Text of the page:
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The GOP base will punish Republicans in upcoming elections if they fail to deliver on their promise to repeal the Affordable Care Act, or at least make an all -out effort to do so. That's the conventional wisdom, right? It was the political motivation behind Republican efforts to pass a widely unpopular repeal-and-replace plan, and then to consider a risky repeal-and-delay plan in the Senate.

Except for one problem: When you look at the polling, the idea that the base will rise up and punish Republicans if they don't repeal the ACA appears to be exaggerated, and possibly even a political fiction.

Expand chart
Data: Kaiser Family Foundation Health Tracking Poll (Nov. 15-21, 2016); Chart: Andrew Witherspoon / Axios

Consider:

  • As the chart shows, health care was not the top concern for Trump voters and Republican voters in the 2016 presidential election. It ranked far behind their general concerns about the direction the country is headed in, jobs and the economy, and their feelings about Hillary Clinton. Just 7% of Trump voters and a paltry 5% of Republican voters picked health care as the biggest factor in their vote.
  • Focus groups with Trump voters reinforce this picture; they are focused much more on making ends meet and, when health comes up, getting help with paying their premiums and deductibles. They hoped candidate Trump would find a way to help them pay their health care bills. Just like Democratic voters, and all voters, they care more about their health care costs than the partisan Washington debate about the ACA.
  • Republicans also don't show high levels of intensity on the issue. For example, in July, just 25% of Republicans said they had a "very favorable" view of the Republican ACA replacement plans, while 52% of Democrats said that about the ACA.
  • About half (52%) of Republicans have supported the idea of repealing the ACA now and replacing it later, but that is hardly an overwhelming mandate. (Just 26% of the public overall supported the idea.) Still, most Republicans do want to keep trying. In July, 80% said they don't want to give up on efforts to repeal and replace the ACA.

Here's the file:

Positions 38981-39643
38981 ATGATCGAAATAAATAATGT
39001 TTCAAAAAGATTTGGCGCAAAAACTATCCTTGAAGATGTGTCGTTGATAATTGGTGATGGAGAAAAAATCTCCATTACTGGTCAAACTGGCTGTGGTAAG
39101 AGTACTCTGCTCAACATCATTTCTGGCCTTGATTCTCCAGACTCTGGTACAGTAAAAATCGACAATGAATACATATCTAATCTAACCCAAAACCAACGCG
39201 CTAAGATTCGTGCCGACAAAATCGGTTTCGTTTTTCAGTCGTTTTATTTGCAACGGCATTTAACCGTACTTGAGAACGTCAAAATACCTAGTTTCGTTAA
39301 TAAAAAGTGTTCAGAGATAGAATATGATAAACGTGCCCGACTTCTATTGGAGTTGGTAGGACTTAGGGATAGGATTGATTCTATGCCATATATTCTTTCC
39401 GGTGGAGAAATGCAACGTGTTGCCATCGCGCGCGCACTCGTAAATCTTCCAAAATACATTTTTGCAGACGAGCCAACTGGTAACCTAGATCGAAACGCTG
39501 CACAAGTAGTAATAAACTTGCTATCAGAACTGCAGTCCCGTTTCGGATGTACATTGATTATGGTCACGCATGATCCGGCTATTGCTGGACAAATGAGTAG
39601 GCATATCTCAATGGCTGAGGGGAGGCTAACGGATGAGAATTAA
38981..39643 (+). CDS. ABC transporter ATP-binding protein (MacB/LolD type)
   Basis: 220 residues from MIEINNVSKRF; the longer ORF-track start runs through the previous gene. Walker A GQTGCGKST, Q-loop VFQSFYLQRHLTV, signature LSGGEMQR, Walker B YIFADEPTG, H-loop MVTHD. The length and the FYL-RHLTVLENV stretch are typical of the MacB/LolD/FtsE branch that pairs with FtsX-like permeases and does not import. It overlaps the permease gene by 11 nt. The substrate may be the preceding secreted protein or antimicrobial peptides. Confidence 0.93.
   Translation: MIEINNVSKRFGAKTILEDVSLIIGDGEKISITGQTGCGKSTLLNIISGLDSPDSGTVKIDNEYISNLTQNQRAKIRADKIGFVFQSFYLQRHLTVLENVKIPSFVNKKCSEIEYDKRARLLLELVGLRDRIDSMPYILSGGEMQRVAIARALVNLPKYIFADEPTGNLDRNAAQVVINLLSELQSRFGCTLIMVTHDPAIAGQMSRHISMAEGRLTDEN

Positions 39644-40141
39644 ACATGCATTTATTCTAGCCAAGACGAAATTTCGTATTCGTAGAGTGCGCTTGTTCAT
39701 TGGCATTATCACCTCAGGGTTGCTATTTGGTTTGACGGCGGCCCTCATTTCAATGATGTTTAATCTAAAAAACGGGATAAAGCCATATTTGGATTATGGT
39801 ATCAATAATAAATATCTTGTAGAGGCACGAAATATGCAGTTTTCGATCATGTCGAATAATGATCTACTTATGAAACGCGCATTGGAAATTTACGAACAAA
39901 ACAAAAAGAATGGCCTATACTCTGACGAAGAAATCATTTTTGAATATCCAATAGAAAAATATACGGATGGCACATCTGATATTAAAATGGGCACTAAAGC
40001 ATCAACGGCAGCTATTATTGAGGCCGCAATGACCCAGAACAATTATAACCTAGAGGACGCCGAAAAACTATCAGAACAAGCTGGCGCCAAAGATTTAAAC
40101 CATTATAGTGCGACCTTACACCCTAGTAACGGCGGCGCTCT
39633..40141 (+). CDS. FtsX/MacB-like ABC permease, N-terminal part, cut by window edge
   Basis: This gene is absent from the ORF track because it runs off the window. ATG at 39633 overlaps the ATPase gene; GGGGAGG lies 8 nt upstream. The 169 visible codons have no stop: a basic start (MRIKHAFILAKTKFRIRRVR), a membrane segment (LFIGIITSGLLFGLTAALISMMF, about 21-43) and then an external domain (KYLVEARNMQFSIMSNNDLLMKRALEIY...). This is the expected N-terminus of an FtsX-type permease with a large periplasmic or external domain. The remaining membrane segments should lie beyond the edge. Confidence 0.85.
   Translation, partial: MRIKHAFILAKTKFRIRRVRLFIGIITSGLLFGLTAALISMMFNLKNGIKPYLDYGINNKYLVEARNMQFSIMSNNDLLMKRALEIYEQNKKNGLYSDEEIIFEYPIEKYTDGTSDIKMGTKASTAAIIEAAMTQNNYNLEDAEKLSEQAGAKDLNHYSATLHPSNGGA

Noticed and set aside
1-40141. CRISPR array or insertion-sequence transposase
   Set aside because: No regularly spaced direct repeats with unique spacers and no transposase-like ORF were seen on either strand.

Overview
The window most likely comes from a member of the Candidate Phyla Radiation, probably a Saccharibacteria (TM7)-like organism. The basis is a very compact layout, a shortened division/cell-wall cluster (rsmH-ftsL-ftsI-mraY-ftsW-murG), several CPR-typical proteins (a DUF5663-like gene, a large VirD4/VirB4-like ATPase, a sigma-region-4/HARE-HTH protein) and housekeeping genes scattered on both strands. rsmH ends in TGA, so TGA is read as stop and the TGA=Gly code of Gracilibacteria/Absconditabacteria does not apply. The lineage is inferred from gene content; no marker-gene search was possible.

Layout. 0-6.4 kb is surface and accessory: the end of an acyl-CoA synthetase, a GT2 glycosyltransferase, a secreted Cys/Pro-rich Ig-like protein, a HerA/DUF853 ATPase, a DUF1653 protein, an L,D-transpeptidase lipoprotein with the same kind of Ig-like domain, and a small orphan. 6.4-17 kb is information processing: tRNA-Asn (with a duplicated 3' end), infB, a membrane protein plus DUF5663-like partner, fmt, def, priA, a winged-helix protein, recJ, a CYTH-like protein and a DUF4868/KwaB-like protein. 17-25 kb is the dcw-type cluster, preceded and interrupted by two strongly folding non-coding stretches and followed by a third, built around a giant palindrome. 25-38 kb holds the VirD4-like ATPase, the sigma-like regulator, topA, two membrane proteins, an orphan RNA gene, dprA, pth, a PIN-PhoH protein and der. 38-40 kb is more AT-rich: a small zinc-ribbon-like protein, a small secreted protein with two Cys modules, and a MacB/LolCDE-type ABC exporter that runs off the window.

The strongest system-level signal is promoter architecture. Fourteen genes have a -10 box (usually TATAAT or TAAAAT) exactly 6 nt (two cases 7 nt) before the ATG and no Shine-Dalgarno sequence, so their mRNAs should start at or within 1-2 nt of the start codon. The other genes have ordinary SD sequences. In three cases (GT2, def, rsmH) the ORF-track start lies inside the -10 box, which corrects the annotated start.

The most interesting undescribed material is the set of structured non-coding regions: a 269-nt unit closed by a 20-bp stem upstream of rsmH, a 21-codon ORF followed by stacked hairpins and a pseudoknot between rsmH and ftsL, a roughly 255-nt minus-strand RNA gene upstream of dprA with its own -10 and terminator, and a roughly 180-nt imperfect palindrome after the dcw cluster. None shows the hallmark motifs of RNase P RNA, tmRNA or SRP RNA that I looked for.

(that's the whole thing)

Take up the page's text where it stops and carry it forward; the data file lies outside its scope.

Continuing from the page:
• The most conservative Republicans who advocate repeal come from safe districts. They have little to worry about, whether the ACA is repealed or not.

Republicans don't like the ACA, and there is no doubt voting for repeal would be a real plus with the Republican base as well as with big campaign contributors. But the assumption that Republicans will be punished if they fail to repeal the law is a different thing altogether; it has become unexamined conventional wisdom. Republican voters have other things on their minds that matter to them more than health care.

The next election is not until 2018, and the agenda could switch to taxes or a foreign conflict or the Trump administration's continuing problems. In fact, the one thing most likely to keep the ACA on the agenda now would be an effort by the administration to undermine it, and it's far from clear who benefits and loses politically from that.

Go deeper

Trump threatens to veto Defense spending bill over social media shield

Photo: Erin Schaff - Pool/Getty Images

President Trump tweeted Tuesday a threat to veto a must-pass end-of-year $740 billion bill defense-spending authorization bill unless Congress repeals a federal law that protects social media sites from legal liability.

Why it matters: Trump's attempt to get Congress to end the tech industry protections under Section 230 of the Communications Decency Act is the latest escalation in his war on tech giants over what he and some other Republicans perceive as bias against conservatives.

The walls close in on Trump

Photo: Tasos Katopodis/Getty Images

With Bill Barr's "Et tu, Brute!" interview with AP, President Trump is watching the walls close in on his claims of fraud, hoaxes and conspiracies.

Why it matters: Trump and his legal team continue to claim election fraud. But the Republican governors of Arizona and Georgia have certified their elections, a loyalist like Barr has weighed in, and lower-ranking officials have taken potshots.

Congress plots COVID pandemic-era office upgrades

oving crates outside Rep. Elise Stefanik's old office Tuesday. Photo: Bill Clark/CQ-Roll Call, Inc via Getty Images

The House plans to renovate members' suites even though staff are worried about an influx of contractors and D.C. is tightening restrictions on large gatherings, some staffers told Axios.

Why it matters: The Capitol has been closed to public tours since March. Work over the holiday season comes as U.S. coronavirus cases spike, Americans beg for more pandemic assistance and food lines grow.

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